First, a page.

Getty off my land! Fence plans across Chilterns bridleway dropped

Bridleway alongside Tara Getty's Twigside Farm estate
The bridleway passes alongside Mr Getty's estate in a 'beautiful, quiet valley in an area of immense beauty'. Photo: Creative Commons (cc-by-sa/2.0)
A plan to erect deer fencing and electronic gates across a bridleway in the heart of the Chilterns Area of Outstanding Natural Beauty has been dropped following strong objections by Cycling UK and others.

The bridleway crosses the estate of Twigstone Farm in Ibstone which is owned by Tara Getty, grandson of oil tycoon J Paul Getty.  He proposed to erect 1.8m-high deer fencing alongside and across the bridleway, diverting and narrowing it in places, and to instal several electronically-controlled gates.

The planning application received fierce opposition from Buckinghamshire County Council as highway authority, the Chilterns Conservation Board, Ibstone Parish Council, the British Horse Society, Chiltern Society, Open Spaces Society, Buckinghamshire Ramblers and Cycling UK.

Cycling UK applauds Mr Getty’s decision to withdraw his application after seeing the reasonable objections raised.

Kieran Foster, Cycling UK’s national off-road advisor

Kieran Foster, Cycling UK’s national off-road advisor, reacted to the news that the application had been withdrawn saying:

“This is a small but important victory for the public, and Cycling UK applauds Mr Getty’s decision to withdraw his application after seeing the reasonable objections raised.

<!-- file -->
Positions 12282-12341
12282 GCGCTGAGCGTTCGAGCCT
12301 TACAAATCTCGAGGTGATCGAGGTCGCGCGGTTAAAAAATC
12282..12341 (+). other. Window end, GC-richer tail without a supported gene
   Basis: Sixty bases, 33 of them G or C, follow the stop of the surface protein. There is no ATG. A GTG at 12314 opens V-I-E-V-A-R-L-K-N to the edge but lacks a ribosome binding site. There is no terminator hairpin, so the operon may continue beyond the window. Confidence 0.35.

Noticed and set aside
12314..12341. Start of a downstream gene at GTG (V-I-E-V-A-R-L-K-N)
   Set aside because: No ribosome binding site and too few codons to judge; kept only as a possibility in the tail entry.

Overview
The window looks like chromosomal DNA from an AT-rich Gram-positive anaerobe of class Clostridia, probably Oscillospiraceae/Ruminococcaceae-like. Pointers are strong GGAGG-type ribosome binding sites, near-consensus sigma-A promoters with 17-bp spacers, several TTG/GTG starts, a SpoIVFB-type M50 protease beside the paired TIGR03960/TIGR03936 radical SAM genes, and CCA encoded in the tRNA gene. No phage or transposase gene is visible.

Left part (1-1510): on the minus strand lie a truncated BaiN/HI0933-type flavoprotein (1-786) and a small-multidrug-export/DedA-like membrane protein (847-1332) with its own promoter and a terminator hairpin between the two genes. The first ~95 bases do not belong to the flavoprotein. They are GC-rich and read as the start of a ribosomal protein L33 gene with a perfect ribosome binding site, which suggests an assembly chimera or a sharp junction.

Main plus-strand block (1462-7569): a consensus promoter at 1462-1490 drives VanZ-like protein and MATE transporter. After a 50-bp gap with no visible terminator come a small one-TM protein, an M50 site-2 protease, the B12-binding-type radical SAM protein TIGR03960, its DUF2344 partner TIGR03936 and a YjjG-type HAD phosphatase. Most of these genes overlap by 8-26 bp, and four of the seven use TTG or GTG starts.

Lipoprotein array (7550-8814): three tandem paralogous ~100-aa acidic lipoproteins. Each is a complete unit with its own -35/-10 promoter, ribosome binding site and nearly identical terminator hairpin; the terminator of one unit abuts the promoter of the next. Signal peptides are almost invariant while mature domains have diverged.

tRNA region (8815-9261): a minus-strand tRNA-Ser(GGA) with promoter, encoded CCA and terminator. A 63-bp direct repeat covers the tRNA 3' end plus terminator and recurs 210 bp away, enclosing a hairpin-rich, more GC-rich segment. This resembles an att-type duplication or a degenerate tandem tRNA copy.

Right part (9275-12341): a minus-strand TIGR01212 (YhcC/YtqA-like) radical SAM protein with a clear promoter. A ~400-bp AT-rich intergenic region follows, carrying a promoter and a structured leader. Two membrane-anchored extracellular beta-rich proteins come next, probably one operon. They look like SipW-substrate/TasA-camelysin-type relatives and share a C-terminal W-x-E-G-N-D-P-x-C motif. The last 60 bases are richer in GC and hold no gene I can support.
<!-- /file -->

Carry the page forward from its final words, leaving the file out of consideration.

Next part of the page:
“Public access is a public good, but we do need to be vigilant. Cases like these are not rare, and demonstrate the importance of a strong campaigning network that can monitor and oppose applications that restrict people’s right to enjoy the country.”

Kate Ashbrook, general secretary of the Open Spaces Society agreed: “We are delighted that Mr Getty has withdrawn his obnoxious application.  This is a beautiful, quiet valley in an area of immense beauty, and the fencing and electronic gates would have made it appear private as well as being a blot on the landscape. […]  We trust that Mr Getty will abandon any plans to mess about with this splendid, direct and much-loved bridleway through the valley.”

Twigside Farm, Ibstone

Cycling UK had written to Wycombe District Council opposing the plans, claiming they would “narrow the width of the existing bridleway, making use less attractive and potentially increasing conflict between users”. 

The “interference” would also create new “inconveniences” for cyclists, horse riders and disabled people who would have to open and close “gates twice in the space of a short distance”.

However, by combining their voices, cyclists, horse riders and walkers have managed to ensure that their right to enjoy using the bridleway is protected.

Cycling UK understands the importance of working in partnership with other organisations to achieve common goals.  Our Be Nice, Say Hi campaign with the British Horse Society raised awareness of how cyclists can pass horse riders safely, and we are supporting the Ramblers’ campaign for enhanced countryside access after Brexit.